Make Your Side Projects Wildly Successful

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From collecting stamps to building an app, there is a very good chance you have some side project you are working on. Whether you love your job or not,  a good portion of your free time is  filled with something you  care about. The things is that even though your passion is in it, it can still be difficult and scary to take that side project to the next step when you have the desire to. More likely than not, you don’t because you don’t want to fail. Well, the trick is to treat your side projects like experiments to test the waters and actually make yourself ignore the fear of failure:

Focus on the task at hand, not the end result.
Focus on the process to allow serendipity and personal exploration to take over. Otherwise you might inadvertently alter things with a subjective idea of how you want it to turn out, rather than what would be best for your long-term learnings.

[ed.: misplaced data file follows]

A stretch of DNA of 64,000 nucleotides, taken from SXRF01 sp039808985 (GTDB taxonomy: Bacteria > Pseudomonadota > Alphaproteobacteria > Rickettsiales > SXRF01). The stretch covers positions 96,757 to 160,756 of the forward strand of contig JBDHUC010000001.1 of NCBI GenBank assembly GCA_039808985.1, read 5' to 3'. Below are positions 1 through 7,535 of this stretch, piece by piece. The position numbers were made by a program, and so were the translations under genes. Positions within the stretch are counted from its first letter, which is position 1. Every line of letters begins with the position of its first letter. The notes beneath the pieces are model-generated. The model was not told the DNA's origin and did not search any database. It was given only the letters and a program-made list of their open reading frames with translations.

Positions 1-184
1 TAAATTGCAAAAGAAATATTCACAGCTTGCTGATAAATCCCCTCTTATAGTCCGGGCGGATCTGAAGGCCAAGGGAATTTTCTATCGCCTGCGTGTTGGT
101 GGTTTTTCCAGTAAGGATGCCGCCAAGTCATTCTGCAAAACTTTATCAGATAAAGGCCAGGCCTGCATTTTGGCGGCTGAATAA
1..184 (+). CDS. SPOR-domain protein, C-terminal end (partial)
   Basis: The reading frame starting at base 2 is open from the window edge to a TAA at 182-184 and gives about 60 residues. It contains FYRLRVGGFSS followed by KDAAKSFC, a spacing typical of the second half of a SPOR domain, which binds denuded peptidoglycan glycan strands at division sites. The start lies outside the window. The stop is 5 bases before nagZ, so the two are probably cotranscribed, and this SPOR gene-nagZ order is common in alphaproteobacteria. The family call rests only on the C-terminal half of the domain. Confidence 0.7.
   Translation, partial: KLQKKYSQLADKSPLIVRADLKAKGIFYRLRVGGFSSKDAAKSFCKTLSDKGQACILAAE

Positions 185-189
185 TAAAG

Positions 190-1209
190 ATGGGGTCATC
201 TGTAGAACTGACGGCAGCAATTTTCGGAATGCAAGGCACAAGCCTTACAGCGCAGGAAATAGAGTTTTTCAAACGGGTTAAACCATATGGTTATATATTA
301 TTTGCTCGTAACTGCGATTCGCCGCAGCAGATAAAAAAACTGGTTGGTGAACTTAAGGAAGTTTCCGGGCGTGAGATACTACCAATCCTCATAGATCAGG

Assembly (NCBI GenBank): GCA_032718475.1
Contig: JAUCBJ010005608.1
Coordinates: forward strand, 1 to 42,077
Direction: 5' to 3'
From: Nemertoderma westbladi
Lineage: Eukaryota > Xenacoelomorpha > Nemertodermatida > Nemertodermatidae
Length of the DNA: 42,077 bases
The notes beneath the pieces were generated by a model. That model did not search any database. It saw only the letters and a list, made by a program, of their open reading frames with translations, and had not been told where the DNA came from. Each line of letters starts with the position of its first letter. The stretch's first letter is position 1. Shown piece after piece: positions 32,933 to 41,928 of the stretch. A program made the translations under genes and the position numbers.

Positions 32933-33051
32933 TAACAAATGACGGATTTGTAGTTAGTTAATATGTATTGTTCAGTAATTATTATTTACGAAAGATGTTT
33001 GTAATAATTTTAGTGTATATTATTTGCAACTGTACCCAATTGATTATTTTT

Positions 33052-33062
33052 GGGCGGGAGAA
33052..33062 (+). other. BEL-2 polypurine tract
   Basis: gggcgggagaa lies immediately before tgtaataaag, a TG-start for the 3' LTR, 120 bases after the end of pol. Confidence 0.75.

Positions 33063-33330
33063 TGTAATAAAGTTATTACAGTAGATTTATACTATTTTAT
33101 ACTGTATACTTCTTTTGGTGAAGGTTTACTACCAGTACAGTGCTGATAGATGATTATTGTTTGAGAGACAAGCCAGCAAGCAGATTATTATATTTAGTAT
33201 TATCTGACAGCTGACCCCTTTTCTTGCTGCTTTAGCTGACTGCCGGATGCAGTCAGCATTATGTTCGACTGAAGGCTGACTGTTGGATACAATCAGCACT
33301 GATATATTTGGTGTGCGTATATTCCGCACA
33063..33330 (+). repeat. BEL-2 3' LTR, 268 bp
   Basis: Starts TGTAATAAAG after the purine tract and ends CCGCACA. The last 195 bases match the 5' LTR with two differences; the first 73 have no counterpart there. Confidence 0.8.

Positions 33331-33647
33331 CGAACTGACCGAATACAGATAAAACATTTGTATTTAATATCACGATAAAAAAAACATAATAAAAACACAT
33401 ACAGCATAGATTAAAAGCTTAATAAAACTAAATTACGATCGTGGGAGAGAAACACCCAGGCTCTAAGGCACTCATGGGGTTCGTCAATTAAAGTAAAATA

Don’t create your experiment and judge it at the same time.
Creation and judgment are very different thought processes and can interfere with each other, and must be done separately. Experiment with exploring every idea completely first (writing it down, drawing it out, actually trying to do it). Only then move into editing, curating, and judging to get to best version of the idea.

Break the experiment down into the smallest tasks possible.
Then, focus completely on each small task. Only at the end do you tie all those tasks together. This helps you avoid the fear of things being too big or overwhelming to accomplish and lets you slip in your side project around your weekly primary responsibilities.

Remember: these are experiments. Not full-time business ideas.
First figure out how to run the experiment using the least resources as possible. What is the core or essence of your idea that you can prototype quickly? Get that prototype in front of as many people as possible before pursuing it more. Fail fast.

Don’t repeat yourself.
The same experiment can’t have a different result unless you change the variables. If you experiment with an idea and it doesn’t work, you need to change things up or move onto a new idea. There’s no point doing the same experiment over and over, hoping for something different to happen. If you want a different outcome, you have to change your experiment up a little—refocus for a new audience, try a different medium, or try experimenting with a new idea completely.

(via 99u)